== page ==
He walked down to where Tom was sitting, and stood over him with a strap and in a loud voice ordered him to eat.

Shortly after, someone decided to send Tom back to Rigolet for the rest of the school year. Later that fall, my parents received a letter from Dr. Tony Paddon, the person in charge of the Grenfell Mission in North West River, who later went on to become Newfoundland’s Lieutenant Governor. The letter amounted to a lecture on education and homesickness and how Tom should not have returned to Rigolet. “Yours,” he wrote in the letter, “is a close knit family”. Amid the lecture about the merits of going to the dorm (after all, each child represented a certain dollar figure from the government), the remark about the close-knit family was made as if it were a bad thing!

As I thought about the experiences of my older brothers and sisters, I headed into my first of two years in the dorm, with a lot of anxiety and fear. I felt alone, with no one around to talk about it.

All I could do was try to forge ahead. We were told that we should not fret about home, and that if we did we would be regarded as troublemakers. At one point, when several of us talked about wanting to go back to Rigolet, we were summoned to the home of the school principal William Rompkey, who eventually became a Member of Parliament and a representative from Newfoundland and Labrador in Canada’s Senate. He told us that we were causing trouble and that we were upsetting other children so we should forget about going back home. There was no more to it than that. We were offered no help to deal with our homesickness, no help to try and get us to settle in and concentrate on school, no guidance — nothing. When I look back on it now, it is like we were put in a rowboat, shoved out to sea, and told to navigate without oars.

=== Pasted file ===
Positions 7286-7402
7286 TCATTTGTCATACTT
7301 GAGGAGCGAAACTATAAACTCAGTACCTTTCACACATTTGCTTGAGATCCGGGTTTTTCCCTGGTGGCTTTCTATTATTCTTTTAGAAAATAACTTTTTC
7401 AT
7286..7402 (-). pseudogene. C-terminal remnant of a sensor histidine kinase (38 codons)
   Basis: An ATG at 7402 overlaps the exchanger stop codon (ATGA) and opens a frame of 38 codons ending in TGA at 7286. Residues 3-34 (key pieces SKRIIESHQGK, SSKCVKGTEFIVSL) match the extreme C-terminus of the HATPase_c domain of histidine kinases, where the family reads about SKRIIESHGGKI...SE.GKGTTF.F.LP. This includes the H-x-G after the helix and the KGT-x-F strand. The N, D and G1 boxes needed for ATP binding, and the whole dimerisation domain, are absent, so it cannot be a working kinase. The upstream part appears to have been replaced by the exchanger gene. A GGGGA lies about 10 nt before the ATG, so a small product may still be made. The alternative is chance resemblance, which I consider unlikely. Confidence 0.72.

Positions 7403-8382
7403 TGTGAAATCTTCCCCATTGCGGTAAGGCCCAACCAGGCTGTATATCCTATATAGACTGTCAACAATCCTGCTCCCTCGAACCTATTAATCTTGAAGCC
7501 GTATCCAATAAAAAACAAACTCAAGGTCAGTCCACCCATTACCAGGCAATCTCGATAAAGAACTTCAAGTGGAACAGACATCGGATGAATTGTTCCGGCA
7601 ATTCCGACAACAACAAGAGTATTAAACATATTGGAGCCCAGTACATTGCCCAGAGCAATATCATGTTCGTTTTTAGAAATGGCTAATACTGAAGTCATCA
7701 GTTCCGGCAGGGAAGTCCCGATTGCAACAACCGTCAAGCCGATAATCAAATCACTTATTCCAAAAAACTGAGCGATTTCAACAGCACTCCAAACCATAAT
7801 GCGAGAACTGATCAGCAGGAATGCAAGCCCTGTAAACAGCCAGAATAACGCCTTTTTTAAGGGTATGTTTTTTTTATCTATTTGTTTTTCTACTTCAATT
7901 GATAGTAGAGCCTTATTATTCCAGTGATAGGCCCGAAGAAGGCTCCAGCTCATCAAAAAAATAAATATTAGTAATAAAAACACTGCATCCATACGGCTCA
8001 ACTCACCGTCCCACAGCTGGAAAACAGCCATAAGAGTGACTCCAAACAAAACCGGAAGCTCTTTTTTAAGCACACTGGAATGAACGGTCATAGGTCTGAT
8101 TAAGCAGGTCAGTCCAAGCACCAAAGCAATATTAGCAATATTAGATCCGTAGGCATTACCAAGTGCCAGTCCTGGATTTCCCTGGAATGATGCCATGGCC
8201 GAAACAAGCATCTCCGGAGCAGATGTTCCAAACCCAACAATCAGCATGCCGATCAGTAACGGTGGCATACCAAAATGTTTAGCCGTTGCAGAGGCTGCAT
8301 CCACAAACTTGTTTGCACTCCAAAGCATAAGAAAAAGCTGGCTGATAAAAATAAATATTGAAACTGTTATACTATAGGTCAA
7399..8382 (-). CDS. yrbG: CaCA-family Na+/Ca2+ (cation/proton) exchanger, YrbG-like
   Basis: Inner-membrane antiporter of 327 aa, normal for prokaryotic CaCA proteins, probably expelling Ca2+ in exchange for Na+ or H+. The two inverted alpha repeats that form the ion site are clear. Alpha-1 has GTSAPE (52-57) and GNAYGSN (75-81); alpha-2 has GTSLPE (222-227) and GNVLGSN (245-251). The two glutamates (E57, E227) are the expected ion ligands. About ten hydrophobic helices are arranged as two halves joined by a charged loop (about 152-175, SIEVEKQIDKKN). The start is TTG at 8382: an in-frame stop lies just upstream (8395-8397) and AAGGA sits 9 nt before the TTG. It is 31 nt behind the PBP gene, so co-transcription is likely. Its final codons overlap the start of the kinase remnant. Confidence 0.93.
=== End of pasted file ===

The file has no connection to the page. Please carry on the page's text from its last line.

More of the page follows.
I am not a child psychologist, but I don’t think it is too hard to understand that taking 13 and 14-year-old children, and even younger in many cases, away from their families and placed in this type of environment in itself was wrong. But to do it and offer no guidance, support, understanding, not even a kind word of comfort, was doubly wrong.

I used to say when I was growing up that every community on the coast of Labrador ought to have its own high school and teachers so that children in the future would not have to suffer such trauma in their young and formative years. At the time, high schools along the coast seemed like an impossibility and would likely never happen. Now it is hard to believe that we had to put up with this archaic system of residential schools. At any rate, I did not believe that coastal communities should be dependent on North West River for education. The system we grew up with was one that presided over the break up of families and it has had untold psychological effects on at least two generations of people along the coast of Labrador. It was a system perpetuated by the Grenfell Mission and supported by the Government of Newfoundland. Thankfully all communities now have high schools and the dormitory system is no longer in existence.

I am not going to try to convince you that every child who went to the dorm felt the way I do. Not at all. There are those who feel that the system was the best thing that ever happened to them, and for education in Labrador, the same as you will find when you talk to survivors of residential schools all across the country. There are those who would have gone to the very worst reputed residential school and will say that they were not harmed, and indeed some are thankful for the education that they delivered. But those I suggest are by far the exception rather than the rule. For the most part the system, much the same as that instituted by the Grenfell Mission and the Newfoundland Government, in Labrador, left generations of Aboriginal Peoples with untold wounds — and these wounds have not yet healed.

Some things stand out clearly in my memory of my two years in the dormitory at North West River. One of these was the time someone robbed me of some money. I had five dollars in my wallet that I simply placed in my drawer one day. None of us had locks, as I recall. Let me tell you, five dollars to a 14-year-old in 1965 was a small fortune, so when it just disappeared on me, I was devastated. One of the students though, who saw me put the money in the drawer, said to me the next time you open that wallet, the money will be gone. And sure enough it was gone the next time I opened it.